THE EBONY TOWER
A Collection of Short Stories
By John Fowles
THE EBONY TOWER
A Personal Note
The Ebony Tower
Et par forez longues et lees
Par leus estrange et sauvages
Et passa mainz felons passages
Et maint peril et maint destroit
Tant qu’il vint au santier tot droit
– CHRETIEN DE TROYES, Yvain
David arrived at Coлtminais the afternoon after the one he had landed at Cherbourg and driven down to Avranches, where he had spent the intervening Tuesday night. That had allowed an enjoyable meander over the remaining distance; a distant view of the spectacular spired dream of Mont St Michel, strolls round St Malo and Dinan, then south in the splendid early September weather and through the new countryside. He took at once to the quiet landscapes, orcharded and harvested, precise and pollarded, self-concentrated, exhaling a spent fertility. Twice he stopped and noted down particularly pleasing conjunctions of tone and depth – parallel stripes of water-colour with pencilled notes of amplification in his neat hand. Though there was some indication of the formal origin in these verbal notes – that a stripe of colour was associated with a field, a sunlit wall, a distant hill – he drew nothing. He also wrote down the date, the time of day and the weather, before he drove on.
He felt a little guilty to be enjoying himself so much, to be here so unexpectedly alone, without Beth, and after he had made such a fuss; but the day, the sense of discovery, and of course the object of the whole exercise looming formidably and yet agreeably just ahead, everything conspired to give a pleasant illusion of bachelor freedom. Then the final few miles through the forest of Paimpont, one of the last large remnants of the old wooded Brittany, were deliciously right: green and shaded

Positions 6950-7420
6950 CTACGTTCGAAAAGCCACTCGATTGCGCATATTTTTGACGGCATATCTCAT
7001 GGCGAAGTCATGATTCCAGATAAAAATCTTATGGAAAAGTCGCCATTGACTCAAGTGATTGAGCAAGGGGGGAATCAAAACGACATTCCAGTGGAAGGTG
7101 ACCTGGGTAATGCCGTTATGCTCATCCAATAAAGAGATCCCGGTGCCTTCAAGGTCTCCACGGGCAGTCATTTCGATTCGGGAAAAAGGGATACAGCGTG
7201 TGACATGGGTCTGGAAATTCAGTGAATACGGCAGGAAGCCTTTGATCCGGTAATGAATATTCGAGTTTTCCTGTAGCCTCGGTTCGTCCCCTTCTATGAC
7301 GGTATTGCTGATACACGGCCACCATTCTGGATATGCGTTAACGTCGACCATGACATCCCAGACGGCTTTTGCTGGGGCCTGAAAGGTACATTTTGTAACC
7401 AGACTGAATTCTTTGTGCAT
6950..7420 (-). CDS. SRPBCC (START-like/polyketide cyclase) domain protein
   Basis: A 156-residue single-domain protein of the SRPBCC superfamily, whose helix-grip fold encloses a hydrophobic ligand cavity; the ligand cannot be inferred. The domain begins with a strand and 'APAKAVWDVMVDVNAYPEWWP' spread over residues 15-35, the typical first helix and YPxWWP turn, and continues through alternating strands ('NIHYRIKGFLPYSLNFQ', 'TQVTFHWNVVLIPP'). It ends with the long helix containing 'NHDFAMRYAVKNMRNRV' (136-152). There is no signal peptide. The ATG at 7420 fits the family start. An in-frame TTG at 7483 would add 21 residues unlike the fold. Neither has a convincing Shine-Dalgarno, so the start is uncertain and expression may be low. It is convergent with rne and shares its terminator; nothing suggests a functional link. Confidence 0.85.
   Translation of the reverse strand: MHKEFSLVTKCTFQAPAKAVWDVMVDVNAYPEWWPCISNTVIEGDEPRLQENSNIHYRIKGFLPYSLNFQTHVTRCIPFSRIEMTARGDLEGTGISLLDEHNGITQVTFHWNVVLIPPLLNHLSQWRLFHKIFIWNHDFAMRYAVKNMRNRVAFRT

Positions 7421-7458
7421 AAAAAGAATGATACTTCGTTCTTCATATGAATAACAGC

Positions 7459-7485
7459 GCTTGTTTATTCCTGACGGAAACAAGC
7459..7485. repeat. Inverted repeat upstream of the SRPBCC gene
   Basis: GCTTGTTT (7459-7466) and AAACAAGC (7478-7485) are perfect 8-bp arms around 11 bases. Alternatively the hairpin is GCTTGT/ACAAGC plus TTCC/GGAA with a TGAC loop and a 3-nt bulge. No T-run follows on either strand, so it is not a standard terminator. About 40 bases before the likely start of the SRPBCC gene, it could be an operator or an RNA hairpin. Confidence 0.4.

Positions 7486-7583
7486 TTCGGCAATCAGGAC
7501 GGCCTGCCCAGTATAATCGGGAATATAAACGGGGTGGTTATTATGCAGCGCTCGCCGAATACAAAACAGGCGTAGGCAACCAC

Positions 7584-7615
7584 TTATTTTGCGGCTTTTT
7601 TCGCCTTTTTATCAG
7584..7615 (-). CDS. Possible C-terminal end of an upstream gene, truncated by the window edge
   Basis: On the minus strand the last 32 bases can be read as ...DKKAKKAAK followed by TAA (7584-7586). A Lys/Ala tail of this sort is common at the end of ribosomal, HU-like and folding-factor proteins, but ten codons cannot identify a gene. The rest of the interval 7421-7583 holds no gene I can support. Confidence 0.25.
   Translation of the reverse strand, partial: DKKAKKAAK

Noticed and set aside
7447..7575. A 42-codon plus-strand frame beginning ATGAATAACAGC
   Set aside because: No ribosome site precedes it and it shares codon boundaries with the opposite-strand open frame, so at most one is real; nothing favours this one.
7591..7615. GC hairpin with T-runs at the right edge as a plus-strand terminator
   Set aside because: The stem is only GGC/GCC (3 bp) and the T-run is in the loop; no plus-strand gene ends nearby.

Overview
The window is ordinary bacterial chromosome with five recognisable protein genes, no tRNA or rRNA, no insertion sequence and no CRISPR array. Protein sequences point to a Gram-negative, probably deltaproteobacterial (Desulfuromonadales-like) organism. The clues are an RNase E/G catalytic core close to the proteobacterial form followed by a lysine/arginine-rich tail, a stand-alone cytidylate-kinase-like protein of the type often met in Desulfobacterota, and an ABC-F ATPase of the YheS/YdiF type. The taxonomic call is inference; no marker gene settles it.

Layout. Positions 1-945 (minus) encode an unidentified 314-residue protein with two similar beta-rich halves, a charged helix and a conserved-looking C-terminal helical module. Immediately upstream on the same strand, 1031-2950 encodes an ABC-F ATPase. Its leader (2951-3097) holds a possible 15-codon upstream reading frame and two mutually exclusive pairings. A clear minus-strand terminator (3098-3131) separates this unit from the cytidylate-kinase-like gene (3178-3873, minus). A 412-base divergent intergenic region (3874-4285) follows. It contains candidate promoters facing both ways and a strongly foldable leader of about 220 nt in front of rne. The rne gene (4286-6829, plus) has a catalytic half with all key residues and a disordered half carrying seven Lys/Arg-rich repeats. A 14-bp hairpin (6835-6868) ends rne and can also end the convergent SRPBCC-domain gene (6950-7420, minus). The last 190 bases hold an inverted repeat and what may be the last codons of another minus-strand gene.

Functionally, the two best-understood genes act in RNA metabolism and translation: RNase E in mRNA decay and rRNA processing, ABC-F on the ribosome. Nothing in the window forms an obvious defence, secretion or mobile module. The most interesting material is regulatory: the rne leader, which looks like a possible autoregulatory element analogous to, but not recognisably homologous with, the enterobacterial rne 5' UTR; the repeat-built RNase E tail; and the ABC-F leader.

minor roads with occasional sunshot vistas down the narrow rides cut through the endless trees. Things about the old man’s most recent and celebrated period fell into place at once. No amount of reading and intelligent deduction could supplant the direct experience. Well before he arrived, David knew he had not wasted his journey.
He turned off down an even smaller forest road, a deserted voie communale; and a mile or so along that he came on the promised sign. Manoir de Coлtminais. Chemin privй. There was a white gate, which he had to open and shut. Haifa mile on again through the forest he found his way barred, just before the trees gave way to sunlight and a grassy orchard, by yet another gate. There was a sign-board nailed to the top bar. Its words made him smile inwardly, since beneath the heading Chien mйchant they were in English: Strictly no visitors except by prior arrangement. But as if to confirm that the sign was not to be taken lightly, he found the gate padlocked on the inner side. It must have been forgotten that he was arriving that afternoon. He felt momentarily discomfited; as long as the old devil hadn’t forgotten his coming completely. He stood in the deep shade staring at the sunlight beyond. He couldn’t have forgotten, David had sent a brief note of reminder and grateful anticipation only the previous week. Somewhere close in the trees behind him a bird gave a curious trisyllabic call, like a badly played tin flute. He glanced round, but could not see it. It wasn’t English; and in some obscure way this reminded David that he was. Guard-dog or not, one couldn’t…